Liz Weston: Large gifts potentially reduce amount a wealthy donor can pass on to heirs tax
Dear Liz: You recently wrote about the capital gains tax implications when someone sells a house they’ve been given, versus one they’ve inherited. Would you elaborate on the estate ramifications for the donor if that person has a large estate? Would their estate pay tax on the gift?
Answer: Few people have to worry about either gift or estate taxes, for reasons that will become obvious in a moment. But large gifts can potentially reduce the amount a wealthy donor can pass on to heirs tax free after death.
That’s because the gift and estate tax systems are combined. Gifts over the annual exclusion amount — which in 2023 is $17,000 per recipient — reduce the donor’s lifetime gift and estate tax exemption, which in 2023 is $12,920,000.
Let’s say a donor gives a $1-million house to a friend. The amount in excess of the $17,000 annual limit, or $983,000, is deducted from the donor’s lifetime limit. If the donor died in 2023, the amount of their estate in excess of $11,937,00 would be subject to estate taxes. (Donors only owe gift taxes after they give away so much that they exhaust that lifetime limit.)
Receiving assets as a gift also means the recipient may face more taxes than if they had inherited the property.
The previous column mentioned that when someone inherits a home, the house’s tax basis is “stepped up” to the current market value. That means the appreciation that occurred during the previous owner’s lifetime isn’t subject to tax.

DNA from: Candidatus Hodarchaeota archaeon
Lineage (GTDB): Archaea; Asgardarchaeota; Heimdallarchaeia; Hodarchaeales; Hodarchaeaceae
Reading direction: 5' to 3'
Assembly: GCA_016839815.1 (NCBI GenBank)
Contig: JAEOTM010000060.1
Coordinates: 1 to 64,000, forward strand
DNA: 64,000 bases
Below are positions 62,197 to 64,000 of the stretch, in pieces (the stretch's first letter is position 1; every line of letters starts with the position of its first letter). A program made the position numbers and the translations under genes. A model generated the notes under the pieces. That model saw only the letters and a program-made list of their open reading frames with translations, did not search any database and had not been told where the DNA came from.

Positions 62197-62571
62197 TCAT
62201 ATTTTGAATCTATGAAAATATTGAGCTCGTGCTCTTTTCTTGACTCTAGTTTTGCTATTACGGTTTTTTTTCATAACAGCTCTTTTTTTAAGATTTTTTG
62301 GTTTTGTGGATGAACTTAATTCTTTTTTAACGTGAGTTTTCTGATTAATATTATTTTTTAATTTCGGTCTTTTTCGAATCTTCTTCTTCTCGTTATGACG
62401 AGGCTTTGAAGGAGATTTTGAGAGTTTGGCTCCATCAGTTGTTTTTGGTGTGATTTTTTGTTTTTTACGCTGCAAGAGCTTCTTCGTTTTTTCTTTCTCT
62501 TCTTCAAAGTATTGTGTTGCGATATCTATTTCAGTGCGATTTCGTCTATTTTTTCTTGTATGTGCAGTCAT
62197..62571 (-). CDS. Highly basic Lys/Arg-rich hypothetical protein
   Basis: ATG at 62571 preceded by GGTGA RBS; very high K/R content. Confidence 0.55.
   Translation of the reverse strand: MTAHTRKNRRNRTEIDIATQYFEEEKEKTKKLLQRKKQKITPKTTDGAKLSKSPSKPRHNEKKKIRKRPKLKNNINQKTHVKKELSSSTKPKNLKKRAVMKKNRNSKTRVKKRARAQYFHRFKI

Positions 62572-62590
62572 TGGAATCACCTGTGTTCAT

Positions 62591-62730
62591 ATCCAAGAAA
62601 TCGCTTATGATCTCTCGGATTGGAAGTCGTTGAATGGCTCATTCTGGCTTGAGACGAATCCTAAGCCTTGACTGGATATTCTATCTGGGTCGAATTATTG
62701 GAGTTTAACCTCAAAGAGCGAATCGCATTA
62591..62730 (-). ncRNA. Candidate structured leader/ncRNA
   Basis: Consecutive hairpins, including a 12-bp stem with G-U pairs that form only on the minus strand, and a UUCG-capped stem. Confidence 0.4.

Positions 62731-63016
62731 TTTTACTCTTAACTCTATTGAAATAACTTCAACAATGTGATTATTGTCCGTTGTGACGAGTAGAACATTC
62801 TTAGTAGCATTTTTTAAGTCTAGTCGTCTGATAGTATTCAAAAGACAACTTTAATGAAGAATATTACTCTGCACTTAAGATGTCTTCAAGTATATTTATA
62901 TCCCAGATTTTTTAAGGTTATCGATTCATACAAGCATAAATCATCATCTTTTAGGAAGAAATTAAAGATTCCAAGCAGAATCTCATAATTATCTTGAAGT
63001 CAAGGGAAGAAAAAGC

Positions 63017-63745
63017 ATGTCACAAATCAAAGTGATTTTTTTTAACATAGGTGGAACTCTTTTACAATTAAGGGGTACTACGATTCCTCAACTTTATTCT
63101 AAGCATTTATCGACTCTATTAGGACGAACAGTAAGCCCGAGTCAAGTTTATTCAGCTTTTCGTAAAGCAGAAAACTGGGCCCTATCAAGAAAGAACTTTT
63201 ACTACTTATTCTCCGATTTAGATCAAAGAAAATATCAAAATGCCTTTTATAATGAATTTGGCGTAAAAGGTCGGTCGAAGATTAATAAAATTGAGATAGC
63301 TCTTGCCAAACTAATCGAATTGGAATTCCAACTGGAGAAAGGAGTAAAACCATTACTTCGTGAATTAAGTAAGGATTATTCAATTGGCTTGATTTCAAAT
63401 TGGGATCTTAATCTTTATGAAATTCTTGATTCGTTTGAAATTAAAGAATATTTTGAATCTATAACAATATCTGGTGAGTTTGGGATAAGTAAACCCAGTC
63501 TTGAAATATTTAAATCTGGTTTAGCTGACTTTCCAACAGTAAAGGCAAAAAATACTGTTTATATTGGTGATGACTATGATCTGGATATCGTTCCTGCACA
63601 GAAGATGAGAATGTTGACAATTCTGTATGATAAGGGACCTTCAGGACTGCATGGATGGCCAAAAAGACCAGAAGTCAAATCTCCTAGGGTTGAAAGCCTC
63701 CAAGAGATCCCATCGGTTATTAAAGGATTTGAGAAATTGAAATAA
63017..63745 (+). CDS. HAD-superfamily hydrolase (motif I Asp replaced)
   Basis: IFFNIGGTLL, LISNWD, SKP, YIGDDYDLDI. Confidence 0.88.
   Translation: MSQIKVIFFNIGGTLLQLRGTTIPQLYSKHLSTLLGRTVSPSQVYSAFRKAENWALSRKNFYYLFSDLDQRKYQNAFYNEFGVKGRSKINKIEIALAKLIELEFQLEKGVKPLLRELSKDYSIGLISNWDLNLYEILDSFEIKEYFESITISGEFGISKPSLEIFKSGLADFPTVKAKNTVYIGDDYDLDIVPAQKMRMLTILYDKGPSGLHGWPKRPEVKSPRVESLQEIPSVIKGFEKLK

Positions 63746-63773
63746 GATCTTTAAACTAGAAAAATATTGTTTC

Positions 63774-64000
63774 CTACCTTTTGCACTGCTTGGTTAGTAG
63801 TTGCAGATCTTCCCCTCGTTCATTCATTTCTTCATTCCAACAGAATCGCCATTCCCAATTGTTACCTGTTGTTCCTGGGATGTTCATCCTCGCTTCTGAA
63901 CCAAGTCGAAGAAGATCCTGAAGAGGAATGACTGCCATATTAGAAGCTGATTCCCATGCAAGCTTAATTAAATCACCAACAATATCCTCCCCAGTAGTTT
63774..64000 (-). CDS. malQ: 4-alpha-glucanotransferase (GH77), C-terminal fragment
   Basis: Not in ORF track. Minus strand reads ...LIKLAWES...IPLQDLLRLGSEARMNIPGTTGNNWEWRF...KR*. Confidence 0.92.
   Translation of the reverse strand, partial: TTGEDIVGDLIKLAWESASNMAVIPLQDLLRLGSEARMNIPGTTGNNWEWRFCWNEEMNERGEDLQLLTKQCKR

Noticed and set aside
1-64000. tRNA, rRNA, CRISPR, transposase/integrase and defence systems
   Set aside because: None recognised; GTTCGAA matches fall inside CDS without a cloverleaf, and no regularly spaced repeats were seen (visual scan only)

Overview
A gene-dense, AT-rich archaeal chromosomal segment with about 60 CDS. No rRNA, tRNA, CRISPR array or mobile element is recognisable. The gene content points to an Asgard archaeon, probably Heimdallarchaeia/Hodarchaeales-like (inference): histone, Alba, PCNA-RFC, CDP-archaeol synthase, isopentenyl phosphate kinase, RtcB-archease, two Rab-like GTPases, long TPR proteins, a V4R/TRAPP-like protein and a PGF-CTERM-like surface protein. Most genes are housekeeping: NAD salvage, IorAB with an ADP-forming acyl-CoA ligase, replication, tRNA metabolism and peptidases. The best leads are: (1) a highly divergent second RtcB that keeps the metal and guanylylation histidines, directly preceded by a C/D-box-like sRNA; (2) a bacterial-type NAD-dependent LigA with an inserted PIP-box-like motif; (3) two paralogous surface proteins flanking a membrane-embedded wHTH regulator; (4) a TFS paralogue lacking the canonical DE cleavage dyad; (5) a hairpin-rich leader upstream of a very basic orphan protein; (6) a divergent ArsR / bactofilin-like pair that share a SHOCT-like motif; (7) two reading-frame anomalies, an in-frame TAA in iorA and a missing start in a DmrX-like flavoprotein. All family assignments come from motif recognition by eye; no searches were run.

If someone is given a house by a still-living donor, different rules apply. There’s no step up in value. The recipient gets the donor’s tax basis, which is typically what the donor paid for the home, plus any qualifying improvements.
When the house is sold, that basis is deducted from the proceeds to determine potentially taxable profit. The recipient could face capital gains taxes on the appreciation that happened since the original owner bought the house.
On the other hand, giving away assets during life is one way to control the size of a potentially taxable estate, says Los Angeles estate planning attorney Burton Mitchell. Once the house is given away, for example, its future appreciation won’t increase the donor’s estate.
Anyone with an estate large enough to worry about these taxes should, of course, consult an estate planning attorney about the best strategies for their situation.
Liz Weston, Certified Financial Planner, is a personal finance columnist for NerdWallet. Questions may be sent to her at 3940 Laurel Canyon, No. 238, Studio City, CA 91604, or by using the “Contact” form at asklizweston.com.